Tesla: Elon Musk in court for fraud
Billionaire Elon Musk is on trial in San Francisco Tuesday over a 2018 tweet about Tesla’s privatization that was labeled “false and misleading.”
After a failed attempt to delay his trial, Elon Musk faces trial Tuesday in a fraudulent tweet case about his company Tesla. The case dates back to 2018, when the billionaire claimed on the social network that he had sufficient funds to delist Tesla by taking the company private for $420 a share. A statement that caused the share price to fluctuate sharply for a few days.
Shareholders then filed a lawsuit against Elon Musk for “artificially manipulating the price of Tesla stock to completely ruin investors” who were betting on the price drop. The SEC, the federal regulator for financial markets, also filed a lawsuit at the time, saying Elon Musk failed to provide evidence of his funding. The entrepreneur was then forced to leave Tesla’s board of directors and pay a $20 million fine.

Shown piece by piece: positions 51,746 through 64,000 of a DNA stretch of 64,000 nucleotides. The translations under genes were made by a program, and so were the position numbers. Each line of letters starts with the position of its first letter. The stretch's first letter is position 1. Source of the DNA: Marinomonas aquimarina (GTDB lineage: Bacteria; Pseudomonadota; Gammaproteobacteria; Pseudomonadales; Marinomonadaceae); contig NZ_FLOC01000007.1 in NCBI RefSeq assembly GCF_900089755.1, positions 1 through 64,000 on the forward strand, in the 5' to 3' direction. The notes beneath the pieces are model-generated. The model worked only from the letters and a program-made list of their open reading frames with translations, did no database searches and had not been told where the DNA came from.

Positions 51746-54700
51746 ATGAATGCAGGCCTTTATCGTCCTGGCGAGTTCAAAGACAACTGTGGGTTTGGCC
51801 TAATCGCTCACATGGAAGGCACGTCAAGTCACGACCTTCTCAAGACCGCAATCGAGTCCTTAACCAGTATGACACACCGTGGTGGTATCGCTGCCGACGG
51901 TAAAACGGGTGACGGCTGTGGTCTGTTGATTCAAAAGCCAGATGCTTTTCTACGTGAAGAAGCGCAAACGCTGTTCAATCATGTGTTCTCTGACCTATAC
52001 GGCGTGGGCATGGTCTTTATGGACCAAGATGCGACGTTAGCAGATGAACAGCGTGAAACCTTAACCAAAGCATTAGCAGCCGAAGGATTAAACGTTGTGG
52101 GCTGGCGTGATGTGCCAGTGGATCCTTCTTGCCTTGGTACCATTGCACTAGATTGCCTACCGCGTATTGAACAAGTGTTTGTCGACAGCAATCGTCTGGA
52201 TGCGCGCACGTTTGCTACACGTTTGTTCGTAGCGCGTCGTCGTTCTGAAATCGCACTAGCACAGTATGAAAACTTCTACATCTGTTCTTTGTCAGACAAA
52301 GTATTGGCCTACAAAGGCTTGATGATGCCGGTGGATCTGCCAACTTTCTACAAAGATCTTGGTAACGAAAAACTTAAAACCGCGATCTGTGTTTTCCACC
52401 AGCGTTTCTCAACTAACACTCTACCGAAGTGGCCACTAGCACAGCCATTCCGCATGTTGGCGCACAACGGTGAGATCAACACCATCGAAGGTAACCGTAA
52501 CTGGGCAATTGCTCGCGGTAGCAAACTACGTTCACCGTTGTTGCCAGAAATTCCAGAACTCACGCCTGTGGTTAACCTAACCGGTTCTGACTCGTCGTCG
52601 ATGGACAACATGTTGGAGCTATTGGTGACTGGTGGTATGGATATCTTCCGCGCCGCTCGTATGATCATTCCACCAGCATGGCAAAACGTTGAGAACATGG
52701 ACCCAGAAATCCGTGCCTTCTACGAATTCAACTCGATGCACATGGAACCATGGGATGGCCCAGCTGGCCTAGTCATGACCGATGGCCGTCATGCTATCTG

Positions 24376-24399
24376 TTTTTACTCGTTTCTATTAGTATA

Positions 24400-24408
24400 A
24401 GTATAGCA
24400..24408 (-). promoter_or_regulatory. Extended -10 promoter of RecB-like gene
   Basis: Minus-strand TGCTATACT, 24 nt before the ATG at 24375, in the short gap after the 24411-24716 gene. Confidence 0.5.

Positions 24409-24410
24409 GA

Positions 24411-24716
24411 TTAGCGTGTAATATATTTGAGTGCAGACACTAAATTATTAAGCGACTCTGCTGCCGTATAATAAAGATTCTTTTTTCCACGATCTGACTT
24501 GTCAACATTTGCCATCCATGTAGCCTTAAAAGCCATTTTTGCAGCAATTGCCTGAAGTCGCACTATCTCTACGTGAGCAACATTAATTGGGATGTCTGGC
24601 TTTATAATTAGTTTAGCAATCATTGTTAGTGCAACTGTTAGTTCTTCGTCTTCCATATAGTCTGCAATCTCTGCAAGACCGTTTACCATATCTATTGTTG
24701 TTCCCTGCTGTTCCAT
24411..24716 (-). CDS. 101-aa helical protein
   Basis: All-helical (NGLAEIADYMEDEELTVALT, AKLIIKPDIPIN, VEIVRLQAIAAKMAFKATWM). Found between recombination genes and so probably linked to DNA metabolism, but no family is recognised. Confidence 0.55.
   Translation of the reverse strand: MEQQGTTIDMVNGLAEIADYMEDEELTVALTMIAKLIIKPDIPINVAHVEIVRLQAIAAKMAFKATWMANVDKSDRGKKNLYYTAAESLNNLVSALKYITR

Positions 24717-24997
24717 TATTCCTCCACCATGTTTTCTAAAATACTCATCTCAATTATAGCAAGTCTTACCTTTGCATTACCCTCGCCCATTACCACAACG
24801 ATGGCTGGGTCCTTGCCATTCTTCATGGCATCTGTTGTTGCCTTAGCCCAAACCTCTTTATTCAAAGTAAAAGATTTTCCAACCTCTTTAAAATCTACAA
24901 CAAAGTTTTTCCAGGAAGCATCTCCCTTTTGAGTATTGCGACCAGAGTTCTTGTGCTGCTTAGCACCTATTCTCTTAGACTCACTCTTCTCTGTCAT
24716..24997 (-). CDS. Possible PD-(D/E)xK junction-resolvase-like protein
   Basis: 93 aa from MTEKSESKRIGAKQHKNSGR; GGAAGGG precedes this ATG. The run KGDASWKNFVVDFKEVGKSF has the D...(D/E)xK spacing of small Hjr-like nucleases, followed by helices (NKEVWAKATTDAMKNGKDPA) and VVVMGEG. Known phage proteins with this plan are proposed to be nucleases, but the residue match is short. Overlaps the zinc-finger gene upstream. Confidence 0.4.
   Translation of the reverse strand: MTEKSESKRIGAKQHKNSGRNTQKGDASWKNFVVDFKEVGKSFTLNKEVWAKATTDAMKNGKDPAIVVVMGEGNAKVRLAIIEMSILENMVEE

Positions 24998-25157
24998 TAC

This lawsuit, therefore, seeks to determine whether Elon Musk’s tweet actually impacted Tesla’s stock price, whether the company’s board of directors should be held accountable, or whether investors are entitled to compensation.
Trying to move the trial to Texas
Elon Musk has also tried to move that lawsuit to Texas, where Tesla is now headquartered, arguing that he will not have a fair trial in California, where he bought social network Twitter. A retraction drew a lot of criticism, especially after her decision to restore accounts banned from the platform. Elon Musk’s lawyers have notably pointed the finger at local California media, which they allege has been biased in their treatment of information about him and therefore engaged in “demonstrations against him.” Elon Musk’s lawyers have also claimed that the jury may be biased towards the businessman due to recent layoffs at his companies.
However, Judge Edward Chen denied the billionaire’s request, saying he also had “many fans” in California and the trial would be held in San Francisco with the appointment of a jury, as agreed. Lawyers for Tesla shareholders also estimated that of the 200 potential jurors, only two or three said they knew someone who worked for Twitter, according to Insider.